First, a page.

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Increased likelihood of eruption at Mt Ruapehu

Last updated 10:05 16/11/2012
Mr Ruapehu eruption
Arthur Pengelly

FLASHBACK: Mt Ruapehu erupts in 1995.

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Trampers and climbers are being warned to avoid Ruapehu's summit zone as there is an increased likelihood of an eruption.

Pressure is building up under the Crater Lake on Mt Ruapehu, increasing the likelihood of an eruption in the coming weeks, GNS Science said.

Recent measurements taken on the volcano over the last few weeks indicated that eruptions were more likely "over the next weeks to months".

A sudden release of pressure built up under the lake may lead to an eruption.

The Department of Conservation has issued a warning for trampers and climbers to avoid the Summit Hazard Zone, a two kilometre area from the centre of the Crater Lake.

"We recommend that guiding companies do not take people into the zone. Any other climbers, trampers and walkers should not enter the zone" DOC Ruapehu area manager Jonathon Maxwell said.

People in the area should be aware of an increased possibility of lahars on the tracks and especially when approaching the Whangaehu, Wahianoa, Mangaturuturu and Whakapapaiti streams.

"They should be conscious of potential lahar noise from upstream, and make their way across these streams quickly," DOC warned.  

Mt Ruapehu, which last erupted in 2007, usually does not give any immediate warning that it is going to erupt, GNS Science vulcanologist Steven Sherburn said.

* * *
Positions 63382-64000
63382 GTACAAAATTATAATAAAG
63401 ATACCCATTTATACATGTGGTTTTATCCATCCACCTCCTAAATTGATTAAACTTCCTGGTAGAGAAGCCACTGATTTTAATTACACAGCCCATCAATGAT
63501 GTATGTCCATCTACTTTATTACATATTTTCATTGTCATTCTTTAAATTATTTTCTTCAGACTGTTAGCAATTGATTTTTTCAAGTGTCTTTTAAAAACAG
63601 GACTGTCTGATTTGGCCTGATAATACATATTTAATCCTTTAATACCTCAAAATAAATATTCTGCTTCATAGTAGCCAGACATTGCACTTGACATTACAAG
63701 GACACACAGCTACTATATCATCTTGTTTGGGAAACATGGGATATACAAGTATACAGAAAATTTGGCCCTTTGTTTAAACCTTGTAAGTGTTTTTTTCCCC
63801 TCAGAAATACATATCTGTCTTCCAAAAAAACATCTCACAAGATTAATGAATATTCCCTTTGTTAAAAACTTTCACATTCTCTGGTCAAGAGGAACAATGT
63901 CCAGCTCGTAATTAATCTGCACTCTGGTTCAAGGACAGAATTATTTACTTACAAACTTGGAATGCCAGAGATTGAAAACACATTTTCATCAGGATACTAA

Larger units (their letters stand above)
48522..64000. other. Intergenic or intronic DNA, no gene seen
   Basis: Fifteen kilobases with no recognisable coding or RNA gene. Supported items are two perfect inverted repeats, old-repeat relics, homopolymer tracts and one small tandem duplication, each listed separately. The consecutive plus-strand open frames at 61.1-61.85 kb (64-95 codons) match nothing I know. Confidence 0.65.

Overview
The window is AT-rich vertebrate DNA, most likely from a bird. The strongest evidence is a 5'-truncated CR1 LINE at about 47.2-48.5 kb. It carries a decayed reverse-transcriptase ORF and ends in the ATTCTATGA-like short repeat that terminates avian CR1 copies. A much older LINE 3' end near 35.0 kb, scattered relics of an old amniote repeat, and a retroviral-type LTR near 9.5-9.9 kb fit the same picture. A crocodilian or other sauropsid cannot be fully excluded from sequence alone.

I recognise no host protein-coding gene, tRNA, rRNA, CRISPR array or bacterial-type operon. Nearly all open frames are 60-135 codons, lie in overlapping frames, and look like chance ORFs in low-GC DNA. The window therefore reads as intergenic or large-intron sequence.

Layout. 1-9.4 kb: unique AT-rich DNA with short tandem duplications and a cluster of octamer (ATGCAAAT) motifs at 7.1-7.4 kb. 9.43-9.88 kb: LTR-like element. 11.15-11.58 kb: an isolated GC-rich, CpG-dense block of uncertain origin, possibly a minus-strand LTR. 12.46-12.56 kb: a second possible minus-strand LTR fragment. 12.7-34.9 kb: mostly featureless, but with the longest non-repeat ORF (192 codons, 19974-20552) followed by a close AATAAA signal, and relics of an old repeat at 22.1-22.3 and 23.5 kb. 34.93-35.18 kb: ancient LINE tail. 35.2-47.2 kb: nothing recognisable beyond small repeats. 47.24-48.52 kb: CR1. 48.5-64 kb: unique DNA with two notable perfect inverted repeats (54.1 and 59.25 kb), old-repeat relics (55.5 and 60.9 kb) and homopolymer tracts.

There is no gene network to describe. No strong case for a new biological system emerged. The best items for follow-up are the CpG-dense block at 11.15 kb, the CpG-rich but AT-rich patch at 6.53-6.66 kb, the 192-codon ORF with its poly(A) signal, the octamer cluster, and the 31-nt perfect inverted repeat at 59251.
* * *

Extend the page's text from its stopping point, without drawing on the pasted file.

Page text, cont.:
Pressure build-up was thought to have caused the 2007 eruption and a smaller eruption in 2006.

The Aviation Colour Code has increased from green to yellow as a warning for those flying over the region, but the Volcanic Alert Level remained at level 1.

GNS Science believed the temperature a few hundred metres beneath the crater was about 800 degrees Celsius but the lake itself was only 20degC.

"This suggests the vent is partly blocked which may be leading to a pressure build-up beneath Crater Lake.''

Small earthquakes have been occurring about five kilometres beneath the summit of Ruapehu since late October, but it was not known whether they were related to the increased temperature below the crater, GNS vulcanologist Brad Scott said.

"We perceive them to be completely unrelated at this stage," he said.

However, the quakes had the potential to build up processes and push magma further to the surface, which would further increase the likelihood of an eruption, he said.

GNS constantly monitored Ruapehu and had discovered over the last few weeks that the chemistry and gases within the Crater Lake were changing, Scott said. 

The criteria for the aviation code and alert levels were not the same and the heightened temperature of the lake meant GNS was required to change the aviation code, Scott said.

Alert level 1 indicated that the volcano was in a state of unrest, while an actual eruption was needed to increase it to level 2. 

"It's just a heads up," Scott said about GNS' warning of an increased likelihood of an eruption.

"It's really just a reminder that Ruapehu is an active volcano and can erupt, and the chances of that happening is more than what it was last week."

Ruapehu experienced a small scale eruption in 2007 and a series of large scale eruptions in 1995 and 1996.

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All facilities, roads, walking tracks, alternative routes lower on Mt Ruapehu, and other activities on the mountain were still operating within the Tongariro National Park, DOC said.

- © Fairfax NZ News

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